Looks good!

Regarding the z-ordering: Since mojo2 builds on OpenGL, it should be possible to extend it with some depth-buffer capabilities, meaning you could outsource the z-ordering to the graphics chip. I can't provide an example right now, maybe later. Also, this will only work if your tiles have no semi transparent pixels.

Another approach would be: For every ground plane (let's assume ground plane is X/Y) tile you have a stack, containing the tiles on that ground tile sorted according to height (Z). Every block or object has it's attachment point in the near lower corner (the bottom corner of the edge you look at). And as long as this attachment point is inside a certain X/Y-Tile coordinate, you sort it in its tile stack. And only when an object moves, you check whether it crossed X/Y-tile boundaries, and only if it did so, you remove it from the current stack, move it the neighbour's stack, reorder that one and you're done. The stacks internal render order is quite simple: bottom up. While rendering the single stacks in correct order will be a little trickier: they should be rendered furthest to nearest. I did this for my game Verlassen , although the only tile not 1x1x1 is the player sprite, but it still works. Even with semi transparent pixels.
Ah crap! Wait sorry, I only just realised you have "ceiling" tiles =/ I guess the rendering order I described won't work then. My first (untested) guess is then: the attachment point is top/near. Instead of one ground plane you have a X/Y plane per height level. Render planes from bottom to top, each plane itself rendered far to near.
 

Arantor

New Member
Joined
May 27, 2020
Right now no tiles have semi-transparent pixels and that's absolutely the intent to remain that way because I'm going for the pixel aesthetic with a limited palette.

More than just having ceiling tiles, I also plan on trying interesting things where blocks very much cross interesting boundaries - for example I have thoughts of doing a variable of a few scenes from Indiana Jones inside my world: that scene from Last Crusade where Indy jumps from tile to tile and treading on the wrong tile collapses the floor, I envisage something like that, with blocks falling out as you move on them.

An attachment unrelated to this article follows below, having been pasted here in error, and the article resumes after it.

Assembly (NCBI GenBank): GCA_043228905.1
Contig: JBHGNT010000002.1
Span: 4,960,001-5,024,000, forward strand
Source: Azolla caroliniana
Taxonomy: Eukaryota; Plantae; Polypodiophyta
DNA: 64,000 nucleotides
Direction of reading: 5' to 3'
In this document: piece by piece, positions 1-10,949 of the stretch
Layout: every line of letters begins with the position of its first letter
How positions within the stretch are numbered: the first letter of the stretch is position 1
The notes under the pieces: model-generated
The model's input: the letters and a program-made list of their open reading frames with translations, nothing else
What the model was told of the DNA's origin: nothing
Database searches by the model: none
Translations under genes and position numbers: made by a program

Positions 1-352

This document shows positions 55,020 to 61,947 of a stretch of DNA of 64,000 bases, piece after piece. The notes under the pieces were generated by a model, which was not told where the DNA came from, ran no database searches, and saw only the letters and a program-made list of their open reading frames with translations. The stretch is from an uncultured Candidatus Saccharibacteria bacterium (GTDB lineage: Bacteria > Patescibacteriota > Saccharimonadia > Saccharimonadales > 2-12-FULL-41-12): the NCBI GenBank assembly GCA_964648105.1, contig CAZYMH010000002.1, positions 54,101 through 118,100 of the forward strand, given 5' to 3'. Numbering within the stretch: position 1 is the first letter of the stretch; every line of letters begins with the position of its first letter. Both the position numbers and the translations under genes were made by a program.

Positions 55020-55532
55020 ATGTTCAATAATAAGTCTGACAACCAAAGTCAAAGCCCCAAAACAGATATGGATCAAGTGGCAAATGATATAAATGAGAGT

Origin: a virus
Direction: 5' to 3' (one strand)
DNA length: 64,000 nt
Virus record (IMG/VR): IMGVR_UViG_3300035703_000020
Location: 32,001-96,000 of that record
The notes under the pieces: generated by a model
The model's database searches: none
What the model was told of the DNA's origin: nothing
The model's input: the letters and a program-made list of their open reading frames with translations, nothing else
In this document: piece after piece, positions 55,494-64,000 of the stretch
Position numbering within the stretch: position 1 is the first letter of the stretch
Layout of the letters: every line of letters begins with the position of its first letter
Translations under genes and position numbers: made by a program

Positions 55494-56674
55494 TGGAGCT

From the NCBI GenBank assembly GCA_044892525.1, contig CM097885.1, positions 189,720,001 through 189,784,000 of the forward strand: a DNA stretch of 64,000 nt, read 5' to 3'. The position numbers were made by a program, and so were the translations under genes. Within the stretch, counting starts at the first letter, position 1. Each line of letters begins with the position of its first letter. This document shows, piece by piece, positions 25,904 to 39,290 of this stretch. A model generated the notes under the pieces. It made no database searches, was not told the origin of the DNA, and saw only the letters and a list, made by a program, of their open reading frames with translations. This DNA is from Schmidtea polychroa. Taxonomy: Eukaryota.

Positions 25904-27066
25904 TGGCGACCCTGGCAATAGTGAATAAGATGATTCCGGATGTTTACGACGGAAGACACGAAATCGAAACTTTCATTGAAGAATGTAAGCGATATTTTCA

Conceptually in my world this is a set of objects with collision (rather than tiles in the tile map, this is how I'm notionally splitting the world, between static and dynamic objects if you will), which implies some kind of 3D collision map in any event.

The issue isn't even really the tiles in the map, I can iterate over the layers of the map on map load and assign either actual tile objects for real tiles, or dummy objects that point to existing objects with offsets. At some point after this is done I'll draw out with diagrams how this works, my initial plan even solved the concept of having partially transparent pixels by drawing 'the front of a cell' only if a given cell had another thing above it, and drawing 'the full cell' if there was nothing above it (e.g. bottom of the obelisk vs top of the obelisk) but all the time I have fully opaque or fully transparent, this isn't actually an issue. From a purely rendering perspective, the net effect is to emulate the world being 1x1x1 unit cubes with trickery, and then it's just a sorting problem.

Really my mental model problem here is solving how to have something I can use as a collision map (and by extension a rendering map) given the conceptual model of treating each cube in the map as its own object, which to my mind seems awfully expensive, coming as I am from a very different mental background. (I'm professionally a PHP/web dev that specialises in APIs and integrations where the most expensive parts of my day are string slicing a thousand ways and database calls.)

I might just give it a go at the weekend to experiment with what I've been thinking about and just see what happens - maybe I'm just prematurely optimising ;)
 

Holzchopf

Moderator
3rd Party Module Dev
Joined
Jul 31, 2017
Location
Bern, Switzerland
I might just give it a go at the weekend to experiment with what I've been thinking about and just see what happens - maybe I'm just prematurely optimising ;)
Absolutely! In my experience, prematurely optimising is #1 reason for slow game-dev'ing. And experimenting around will never not teach you something new